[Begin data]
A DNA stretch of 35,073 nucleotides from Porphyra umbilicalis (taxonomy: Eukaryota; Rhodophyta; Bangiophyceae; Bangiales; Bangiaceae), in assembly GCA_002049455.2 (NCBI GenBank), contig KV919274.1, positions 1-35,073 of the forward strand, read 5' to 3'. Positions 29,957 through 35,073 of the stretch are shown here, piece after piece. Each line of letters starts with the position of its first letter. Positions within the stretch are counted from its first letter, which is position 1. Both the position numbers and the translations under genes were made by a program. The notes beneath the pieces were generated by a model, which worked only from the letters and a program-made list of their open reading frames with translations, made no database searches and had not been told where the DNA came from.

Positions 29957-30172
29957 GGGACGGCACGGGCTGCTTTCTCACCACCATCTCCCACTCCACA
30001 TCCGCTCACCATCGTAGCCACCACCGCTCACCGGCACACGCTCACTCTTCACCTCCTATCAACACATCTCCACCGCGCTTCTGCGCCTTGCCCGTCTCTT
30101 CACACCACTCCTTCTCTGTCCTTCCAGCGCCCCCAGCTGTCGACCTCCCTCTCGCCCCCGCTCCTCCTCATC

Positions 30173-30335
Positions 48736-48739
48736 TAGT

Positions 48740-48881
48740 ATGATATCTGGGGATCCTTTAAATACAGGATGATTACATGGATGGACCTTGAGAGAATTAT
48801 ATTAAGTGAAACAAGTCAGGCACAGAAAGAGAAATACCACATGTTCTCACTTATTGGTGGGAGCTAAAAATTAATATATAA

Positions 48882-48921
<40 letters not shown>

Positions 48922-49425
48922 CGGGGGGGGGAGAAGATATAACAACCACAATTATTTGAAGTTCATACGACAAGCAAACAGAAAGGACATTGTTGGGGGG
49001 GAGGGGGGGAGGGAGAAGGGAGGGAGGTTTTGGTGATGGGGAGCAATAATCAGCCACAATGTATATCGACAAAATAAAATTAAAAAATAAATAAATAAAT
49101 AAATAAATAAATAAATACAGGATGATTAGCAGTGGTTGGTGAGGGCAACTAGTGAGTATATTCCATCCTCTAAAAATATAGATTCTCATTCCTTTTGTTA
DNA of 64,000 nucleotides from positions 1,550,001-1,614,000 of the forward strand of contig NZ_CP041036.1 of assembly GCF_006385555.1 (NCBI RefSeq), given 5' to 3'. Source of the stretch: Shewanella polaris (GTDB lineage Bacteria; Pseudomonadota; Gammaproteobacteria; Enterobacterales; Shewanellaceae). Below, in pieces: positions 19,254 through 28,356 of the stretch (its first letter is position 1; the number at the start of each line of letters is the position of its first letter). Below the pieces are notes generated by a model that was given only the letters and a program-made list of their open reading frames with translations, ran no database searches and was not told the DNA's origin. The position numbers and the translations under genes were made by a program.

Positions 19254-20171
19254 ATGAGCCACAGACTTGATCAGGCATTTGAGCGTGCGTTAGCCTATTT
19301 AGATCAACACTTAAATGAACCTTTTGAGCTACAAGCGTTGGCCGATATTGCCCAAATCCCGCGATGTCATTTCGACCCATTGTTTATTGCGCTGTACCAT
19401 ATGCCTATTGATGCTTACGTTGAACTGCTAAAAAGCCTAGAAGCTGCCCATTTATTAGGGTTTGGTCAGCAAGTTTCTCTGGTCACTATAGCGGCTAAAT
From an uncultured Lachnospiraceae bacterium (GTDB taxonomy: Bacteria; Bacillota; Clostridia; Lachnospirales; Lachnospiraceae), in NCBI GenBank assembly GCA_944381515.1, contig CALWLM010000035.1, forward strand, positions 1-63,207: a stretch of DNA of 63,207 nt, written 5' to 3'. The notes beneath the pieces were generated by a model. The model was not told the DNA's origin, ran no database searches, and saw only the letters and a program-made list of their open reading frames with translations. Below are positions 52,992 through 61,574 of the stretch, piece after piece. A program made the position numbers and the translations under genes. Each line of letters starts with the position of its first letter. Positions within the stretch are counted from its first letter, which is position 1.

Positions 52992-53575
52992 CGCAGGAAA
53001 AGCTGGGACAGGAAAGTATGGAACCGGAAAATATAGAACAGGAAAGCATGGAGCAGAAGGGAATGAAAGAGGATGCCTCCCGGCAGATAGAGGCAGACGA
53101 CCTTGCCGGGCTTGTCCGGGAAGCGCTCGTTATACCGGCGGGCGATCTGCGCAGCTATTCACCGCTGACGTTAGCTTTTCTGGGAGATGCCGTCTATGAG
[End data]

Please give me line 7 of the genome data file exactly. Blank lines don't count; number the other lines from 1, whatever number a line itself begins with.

Positions 48736-48739